Fort Lauderdale Child Custody Attorneys
Your Guide to Child Custody in Florida
For many parents, child custody battles are the most stressful and frustrating aspects of the divorce process. How child custody battles play out can have significant ramifications on the abilities of each parent to form a healthy bond and relationship with their child or children, so navigating a child custody case is often a nerve-wracking process.
If you're involved in a child custody case, you need a family law attorney who will pursue your best interests. At the Arcaro Law Group, our attorneys have more than 35 years of combined experience helping clients tackle divorce cases and related issues such as child custody.
To schedule a consultation with our team, fill out our contact form online or via phone at (954) 800-2880.
What's the Difference Between Legal and Physical Custody?
The first step to understanding how child custody works is understanding the difference between physical and legal custody.
Physical custody governs how much time children spend living with their parents. For example, if children spend 100% of their time living with one parent, that parent has sole physical custody. In an arrangement where both parents have somewhat equal custody (such as 50/50 or 60/40 custody), the parents have joint custody.
Since years have an uneven number of nights (with the exception of leap years), whichever parent the children spend more nights with is considered the custodial parent. The custodial parent can file taxes as a head of household, while the non-custodial parent cannot. That's significant because heads of households receive unique tax deductions. Many divorced parents in 50/50 joint custody arrangements switch off as custodial parents every year so that every other year each parent gets to file taxes as a head of household.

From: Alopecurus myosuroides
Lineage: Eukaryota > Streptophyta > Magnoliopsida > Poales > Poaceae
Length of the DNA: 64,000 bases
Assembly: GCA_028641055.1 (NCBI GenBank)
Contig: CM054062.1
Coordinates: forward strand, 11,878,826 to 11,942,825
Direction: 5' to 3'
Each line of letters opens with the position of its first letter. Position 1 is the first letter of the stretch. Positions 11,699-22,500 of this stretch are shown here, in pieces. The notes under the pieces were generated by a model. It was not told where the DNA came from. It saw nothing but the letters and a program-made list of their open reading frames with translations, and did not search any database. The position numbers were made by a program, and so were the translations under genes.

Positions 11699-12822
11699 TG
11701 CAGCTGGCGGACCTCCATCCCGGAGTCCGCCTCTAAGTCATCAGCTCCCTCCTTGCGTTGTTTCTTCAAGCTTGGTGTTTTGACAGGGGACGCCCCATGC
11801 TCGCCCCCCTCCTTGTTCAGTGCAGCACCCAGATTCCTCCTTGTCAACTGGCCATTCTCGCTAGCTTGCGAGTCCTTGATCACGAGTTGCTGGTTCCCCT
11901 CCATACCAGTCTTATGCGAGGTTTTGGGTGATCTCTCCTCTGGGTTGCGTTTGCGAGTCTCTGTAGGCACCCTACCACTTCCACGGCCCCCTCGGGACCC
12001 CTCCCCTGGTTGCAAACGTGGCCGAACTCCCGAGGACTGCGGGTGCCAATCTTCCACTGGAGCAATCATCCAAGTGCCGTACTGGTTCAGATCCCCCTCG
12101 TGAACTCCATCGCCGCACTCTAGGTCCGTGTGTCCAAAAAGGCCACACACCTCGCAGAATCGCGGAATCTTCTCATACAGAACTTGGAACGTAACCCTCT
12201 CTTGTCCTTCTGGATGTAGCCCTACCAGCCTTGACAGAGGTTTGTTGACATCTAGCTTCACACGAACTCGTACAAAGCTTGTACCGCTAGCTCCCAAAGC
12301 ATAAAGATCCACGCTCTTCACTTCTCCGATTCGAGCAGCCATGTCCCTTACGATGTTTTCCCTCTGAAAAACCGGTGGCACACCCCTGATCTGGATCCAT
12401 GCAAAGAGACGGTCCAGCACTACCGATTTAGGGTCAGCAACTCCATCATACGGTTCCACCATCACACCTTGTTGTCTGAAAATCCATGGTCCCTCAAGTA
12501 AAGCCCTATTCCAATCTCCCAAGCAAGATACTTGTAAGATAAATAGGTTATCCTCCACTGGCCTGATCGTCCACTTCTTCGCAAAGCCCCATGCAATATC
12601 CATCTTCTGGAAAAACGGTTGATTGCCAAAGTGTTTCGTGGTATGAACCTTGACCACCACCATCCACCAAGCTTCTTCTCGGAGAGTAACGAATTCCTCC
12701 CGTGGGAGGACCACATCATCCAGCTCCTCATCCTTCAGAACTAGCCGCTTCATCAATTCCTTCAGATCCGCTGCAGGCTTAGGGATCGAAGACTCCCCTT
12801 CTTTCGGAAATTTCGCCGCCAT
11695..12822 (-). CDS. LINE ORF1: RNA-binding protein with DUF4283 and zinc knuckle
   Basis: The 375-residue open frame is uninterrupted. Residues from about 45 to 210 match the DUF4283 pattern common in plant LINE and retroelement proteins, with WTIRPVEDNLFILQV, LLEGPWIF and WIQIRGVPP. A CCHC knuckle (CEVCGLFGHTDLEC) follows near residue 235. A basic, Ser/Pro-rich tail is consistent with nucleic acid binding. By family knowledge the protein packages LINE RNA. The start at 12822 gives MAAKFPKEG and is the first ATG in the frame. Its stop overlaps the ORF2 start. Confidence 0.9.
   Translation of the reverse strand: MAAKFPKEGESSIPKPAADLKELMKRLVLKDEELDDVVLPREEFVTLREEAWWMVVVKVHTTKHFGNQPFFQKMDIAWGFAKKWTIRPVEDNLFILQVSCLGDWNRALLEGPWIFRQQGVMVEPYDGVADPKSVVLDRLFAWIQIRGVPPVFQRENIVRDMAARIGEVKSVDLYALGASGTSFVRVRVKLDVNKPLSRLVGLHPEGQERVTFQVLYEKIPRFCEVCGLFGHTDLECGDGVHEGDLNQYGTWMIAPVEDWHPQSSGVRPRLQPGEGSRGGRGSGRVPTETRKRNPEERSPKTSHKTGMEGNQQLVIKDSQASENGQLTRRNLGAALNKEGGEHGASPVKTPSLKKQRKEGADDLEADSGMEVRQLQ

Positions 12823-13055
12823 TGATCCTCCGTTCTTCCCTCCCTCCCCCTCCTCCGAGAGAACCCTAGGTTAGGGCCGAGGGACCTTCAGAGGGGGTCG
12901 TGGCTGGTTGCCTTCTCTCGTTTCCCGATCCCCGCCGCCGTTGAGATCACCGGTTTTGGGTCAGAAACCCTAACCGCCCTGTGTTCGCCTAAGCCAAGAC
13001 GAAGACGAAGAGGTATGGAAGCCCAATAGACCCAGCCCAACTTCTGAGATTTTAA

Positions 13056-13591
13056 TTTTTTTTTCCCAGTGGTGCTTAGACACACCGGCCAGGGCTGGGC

Legal custody governs what kinds of decisions the parents can make for the children. For example, legal custody determines how much sway each parent has when making decisions for their children, such as which school they should attend, what medical care they should receive, what religions or cultures they're exposed to, etc.
Generally, courts try and preserve joint legal custody, even if only one parent has physical custody. The rationale behind preserving joint legal custody is relatively simple—courts typically try and ensure one parent can't make life-altering decisions for their children (such as denying them healthcare or introducing them to a new religion) unless the other parent agrees. However, in certain circumstances where a parent has shown themselves to be incompetent as a parent or unable to make decisions in the best interests of their children, one parent may receive sole legal custody.
What's the Goal of Courts in Child Custody Battles?
In recent years, the state of Florida has placed an increased emphasis on the responsibility of parents in custody arrangements. In 2008, the Florida legislature actually replaced common custody-related terminology, such as "joint custody" with different vernacular such as "equal time-sharing." These updates served to place additional emphasis on the mission of the legislature to ensure that each parent in a custody arrangement takes responsibility for the wellbeing of their children, and that courts reach fair and equitable custody arrangements.
For the purpose of readability, we'll continue using common terms such as "sole custody" and "joint custody" throughout this page. If you're interested in the Florida-specific wording for child custody terms, we suggest asking the family lawyer responsible for your case.
For now, it's important to focus on the mission of the Florida legislature: to try and ensure both parents have a healthy relationship with their children and take their responsibilities as a parent seriously.
In other words, the priority of the courts is always to protect the best interests of any children involved in a custody battle, not necessarily to make both parents happy with the custody arrangement. Courts take a multitude of factors into account when determining how to preserve the best interests of children, including:
- the physical and mental health of the parents;
- what cultures or religions each parent is involved in (courts typically look down on religions perceived to be extreme, for example);
- what sort of custody arrangement would help the child maintain the same quality of life post-divorce as they enjoyed pre-divorce;
- whether or not the children have any special needs the court needs to make an exception for;
- whether or not the parents have a history of emotional or physical abuse with the children;
- whether or not the parents have displayed any behavior indicating they may be unfit as a parent or become unfit as a parent in the future;